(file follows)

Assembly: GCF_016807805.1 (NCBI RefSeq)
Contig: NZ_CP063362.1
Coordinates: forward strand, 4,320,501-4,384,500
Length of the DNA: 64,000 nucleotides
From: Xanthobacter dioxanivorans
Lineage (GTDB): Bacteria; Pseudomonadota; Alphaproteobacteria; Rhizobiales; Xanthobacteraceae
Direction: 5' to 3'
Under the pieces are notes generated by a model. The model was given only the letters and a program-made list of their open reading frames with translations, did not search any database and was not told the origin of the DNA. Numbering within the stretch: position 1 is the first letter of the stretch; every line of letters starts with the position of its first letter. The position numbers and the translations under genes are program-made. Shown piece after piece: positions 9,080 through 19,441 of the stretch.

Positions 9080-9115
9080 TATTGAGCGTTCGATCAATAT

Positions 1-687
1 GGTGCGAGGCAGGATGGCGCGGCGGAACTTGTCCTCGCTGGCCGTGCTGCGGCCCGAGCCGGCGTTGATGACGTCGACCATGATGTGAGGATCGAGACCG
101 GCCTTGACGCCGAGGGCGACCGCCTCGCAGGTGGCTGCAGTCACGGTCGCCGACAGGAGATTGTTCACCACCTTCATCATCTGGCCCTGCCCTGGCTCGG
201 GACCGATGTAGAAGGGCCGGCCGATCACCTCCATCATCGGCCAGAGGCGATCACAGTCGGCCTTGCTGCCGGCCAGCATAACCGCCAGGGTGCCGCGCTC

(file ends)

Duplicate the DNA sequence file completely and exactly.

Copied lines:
Assembly: GCF_016807805.1 (NCBI RefSeq)
Contig: NZ_CP063362.1
Coordinates: forward strand, 4,320,501-4,384,500
Length of the DNA: 64,000 nucleotides
From: Xanthobacter dioxanivorans
Lineage (GTDB): Bacteria; Pseudomonadota; Alphaproteobacteria; Rhizobiales; Xanthobacteraceae
Direction: 5' to 3'
Under the pieces are notes generated by a model. The model was given only the letters and a program-made list of their open reading frames with translations, did not search any database and was not told the origin of the DNA. Numbering within the stretch: position 1 is the first letter of the stretch; every line of letters starts with the position of its first letter. The position numbers and the translations under genes are program-made. Shown piece after piece: positions 9,080 through 19,441 of the stretch.

Positions 9080-9115
9080 TATTGAGCGTTCGATCAATAT

Positions 1-687
1 GGTGCGAGGCAGGATGGCGCGGCGGAACTTGTCCTCGCTGGCCGTGCTGCGGCCCGAGCCGGCGTTGATGACGTCGACCATGATGTGAGGATCGAGACCG
101 GCCTTGACGCCGAGGGCGACCGCCTCGCAGGTGGCTGCAGTCACGGTCGCCGACAGGAGATTGTTCACCACCTTCATCATCTGGCCCTGCCCTGGCTCGG
201 GACCGATGTAGAAGGGCCGGCCGATCACCTCCATCATCGGCCAGAGGCGATCACAGTCGGCCTTGCTGCCGGCCAGCATAACCGCCAGGGTGCCGCGCTC